183 Woodland Rd

Hampton, VA 23663
(Corner of Pembroke Ave & Woodland Rd)

Call 757-723-3893

• 50 years of combined experience

• Same Day appointments available

• Most insurances accepted, including auto insurance

• We file accident claims

• M.D. on staff

• Mention this site and speak directly with a doctor!

You are here:

Your back is a remarkable evolutionary triumph in design that allows for great strength while at the same time housing a delicate conduit for almost every nerve in your body.   With the proper conditioning it can withstand a clean-and-jerk weight lifting competition and rugby football game.  With the proper neglect it can “go out” picking up your beer from the coffee table. Your back is separated into two major sections.  The Thoracic spine or your upper and middle back, and the Lumbar spine your lower back. The Thoracic spine is composed of 12 bones or vertebrae. The Lumbar spine has 5 vertebrae. The vertebrae provide the bony strength of the spine and house your spinal cord.  The spinal cord in essence connects your brain to every part of your body. Each nerve that exits your spinal cord does so through a hole between the vertebrae.  Between each bony vertebrae there is also a cartilaginous disc or the shock absorber of your spine. The complex layers of ligament and muscle overlying the spine provide additional support and integrity for the structures underneath. This ingenious design allows us to bend and twist with amazing agility and still stand up-right. Problems arise when one or more parts of this complex system fail.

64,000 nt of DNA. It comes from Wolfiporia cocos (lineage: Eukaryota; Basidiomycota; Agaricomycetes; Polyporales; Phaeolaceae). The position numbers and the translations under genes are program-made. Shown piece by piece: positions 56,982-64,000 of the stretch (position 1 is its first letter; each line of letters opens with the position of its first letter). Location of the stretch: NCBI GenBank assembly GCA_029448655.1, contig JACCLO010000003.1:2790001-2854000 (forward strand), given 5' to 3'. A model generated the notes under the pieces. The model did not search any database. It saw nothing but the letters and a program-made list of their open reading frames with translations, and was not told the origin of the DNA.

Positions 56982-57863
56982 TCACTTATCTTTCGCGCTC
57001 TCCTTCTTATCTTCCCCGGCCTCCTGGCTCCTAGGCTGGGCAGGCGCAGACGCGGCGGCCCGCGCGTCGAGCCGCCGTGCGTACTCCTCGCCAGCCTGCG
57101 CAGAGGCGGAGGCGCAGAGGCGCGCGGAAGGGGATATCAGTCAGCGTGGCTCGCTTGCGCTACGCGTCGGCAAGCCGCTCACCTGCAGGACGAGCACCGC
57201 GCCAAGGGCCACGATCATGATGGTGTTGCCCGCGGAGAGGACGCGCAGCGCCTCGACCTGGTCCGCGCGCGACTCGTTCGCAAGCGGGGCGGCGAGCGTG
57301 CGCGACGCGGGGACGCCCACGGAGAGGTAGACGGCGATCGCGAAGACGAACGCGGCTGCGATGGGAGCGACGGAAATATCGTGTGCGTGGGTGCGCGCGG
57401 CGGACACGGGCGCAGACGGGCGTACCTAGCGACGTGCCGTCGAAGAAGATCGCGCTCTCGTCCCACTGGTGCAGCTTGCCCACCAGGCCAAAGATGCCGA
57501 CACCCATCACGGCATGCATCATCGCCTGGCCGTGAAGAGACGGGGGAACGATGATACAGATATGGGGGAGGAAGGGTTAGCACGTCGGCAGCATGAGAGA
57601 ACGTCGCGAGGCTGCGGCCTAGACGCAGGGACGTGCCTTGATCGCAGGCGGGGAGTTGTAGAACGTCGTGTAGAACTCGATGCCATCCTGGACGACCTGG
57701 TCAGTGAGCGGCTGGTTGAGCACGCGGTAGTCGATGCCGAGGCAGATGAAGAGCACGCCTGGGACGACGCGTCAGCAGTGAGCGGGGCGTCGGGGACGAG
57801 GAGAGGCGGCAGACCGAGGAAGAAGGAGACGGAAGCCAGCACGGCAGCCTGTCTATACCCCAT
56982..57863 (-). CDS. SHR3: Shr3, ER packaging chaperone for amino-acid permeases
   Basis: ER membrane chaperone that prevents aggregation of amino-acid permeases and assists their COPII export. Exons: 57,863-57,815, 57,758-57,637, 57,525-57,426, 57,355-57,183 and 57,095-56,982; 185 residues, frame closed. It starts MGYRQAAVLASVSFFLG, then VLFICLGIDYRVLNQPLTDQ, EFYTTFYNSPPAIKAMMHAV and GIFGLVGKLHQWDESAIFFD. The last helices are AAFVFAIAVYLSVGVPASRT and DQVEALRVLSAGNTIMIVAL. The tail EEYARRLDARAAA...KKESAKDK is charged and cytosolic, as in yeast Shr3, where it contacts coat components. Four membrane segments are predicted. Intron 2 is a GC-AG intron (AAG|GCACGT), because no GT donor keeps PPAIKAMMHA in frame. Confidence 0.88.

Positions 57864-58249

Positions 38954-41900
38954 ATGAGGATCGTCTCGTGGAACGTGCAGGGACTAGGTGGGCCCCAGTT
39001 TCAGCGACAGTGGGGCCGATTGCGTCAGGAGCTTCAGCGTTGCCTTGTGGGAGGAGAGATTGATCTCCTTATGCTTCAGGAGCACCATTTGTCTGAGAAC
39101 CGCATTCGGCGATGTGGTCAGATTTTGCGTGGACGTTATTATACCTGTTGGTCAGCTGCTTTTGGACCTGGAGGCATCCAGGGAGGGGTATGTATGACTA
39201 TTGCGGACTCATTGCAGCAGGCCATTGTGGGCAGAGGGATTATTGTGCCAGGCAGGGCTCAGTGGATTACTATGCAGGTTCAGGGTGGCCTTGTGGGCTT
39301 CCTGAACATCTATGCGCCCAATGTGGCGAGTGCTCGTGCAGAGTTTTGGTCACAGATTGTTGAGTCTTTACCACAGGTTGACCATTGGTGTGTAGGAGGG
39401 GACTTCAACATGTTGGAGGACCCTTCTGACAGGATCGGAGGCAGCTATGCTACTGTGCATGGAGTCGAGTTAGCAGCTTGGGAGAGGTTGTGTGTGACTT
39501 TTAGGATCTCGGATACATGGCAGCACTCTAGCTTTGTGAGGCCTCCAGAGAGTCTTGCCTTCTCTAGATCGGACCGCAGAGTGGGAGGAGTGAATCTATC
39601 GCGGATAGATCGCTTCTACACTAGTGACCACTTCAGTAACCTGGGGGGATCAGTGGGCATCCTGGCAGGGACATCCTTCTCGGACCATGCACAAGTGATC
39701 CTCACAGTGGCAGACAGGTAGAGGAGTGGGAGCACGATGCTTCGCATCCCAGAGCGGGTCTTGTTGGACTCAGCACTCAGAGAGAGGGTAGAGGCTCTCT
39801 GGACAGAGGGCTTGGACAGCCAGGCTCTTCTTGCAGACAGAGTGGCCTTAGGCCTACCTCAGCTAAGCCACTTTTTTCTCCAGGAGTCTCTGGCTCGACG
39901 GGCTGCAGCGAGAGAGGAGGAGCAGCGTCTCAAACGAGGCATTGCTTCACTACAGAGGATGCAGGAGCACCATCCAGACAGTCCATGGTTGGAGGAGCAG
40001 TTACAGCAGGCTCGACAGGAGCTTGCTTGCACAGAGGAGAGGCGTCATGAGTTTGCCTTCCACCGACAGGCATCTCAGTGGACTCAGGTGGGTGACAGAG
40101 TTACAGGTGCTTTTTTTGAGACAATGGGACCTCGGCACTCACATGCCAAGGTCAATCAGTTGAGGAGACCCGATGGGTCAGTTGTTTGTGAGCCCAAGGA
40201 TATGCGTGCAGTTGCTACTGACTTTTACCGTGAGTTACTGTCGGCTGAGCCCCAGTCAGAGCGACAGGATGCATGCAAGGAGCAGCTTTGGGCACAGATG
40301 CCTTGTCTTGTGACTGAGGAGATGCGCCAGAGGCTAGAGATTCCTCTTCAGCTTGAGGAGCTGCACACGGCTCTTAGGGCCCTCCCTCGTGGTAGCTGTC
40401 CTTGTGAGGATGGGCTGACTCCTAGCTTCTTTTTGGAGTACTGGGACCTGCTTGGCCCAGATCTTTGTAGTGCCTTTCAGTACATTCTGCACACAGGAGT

For example, we have all heard someone say they have arthritis in their back.  Well, they would actually be unusual if they didn’t.  Over time we all develop some degree of Degenerative Joint Disease, which sounds horrible but its not.  It’s life. The bones in our spine begin to wear and change shape near the edges or margins around the age of 25.  This change in the bone is termed degenerative or arthritic change. This is different from an actual Arthritis, which means an active inflammation of bones and joints. When the vertebrae begin to show signs of degenerative change, the framework of our spines begin to do a progressively poorer job of supporting our back! The same problems arise no matter what is affecting the vertebrae, whether it is a fracture or Osteoporosis (A loss of bone density). When the framework is bad the support is bad. The person can not bend, twist and stand up-right without compromising those delicate nerves underneath. Your body reminds you with Pain!  Granted this a vast oversimplification but it illustrates a point.  We are mechanical beings that can only perform if the machine is healthy.  Unfortunately the back machine breaks down a lot. It is estimated that 80% of the adult population in our country will experience some form of low back pain in their life time (Tribune media services, 91-92-93).    The probability that you will experience a bout of low back pain is extremely high.  For example, the prevalence of low back pain in the USA in any given month, is 41.7% in females, and 34.5% in males (Spine 1995;20:1889-1894).  These statistics taken as they are, produce a certain anxiety in most, myself included. But, keeping the spine healthy is not really difficult.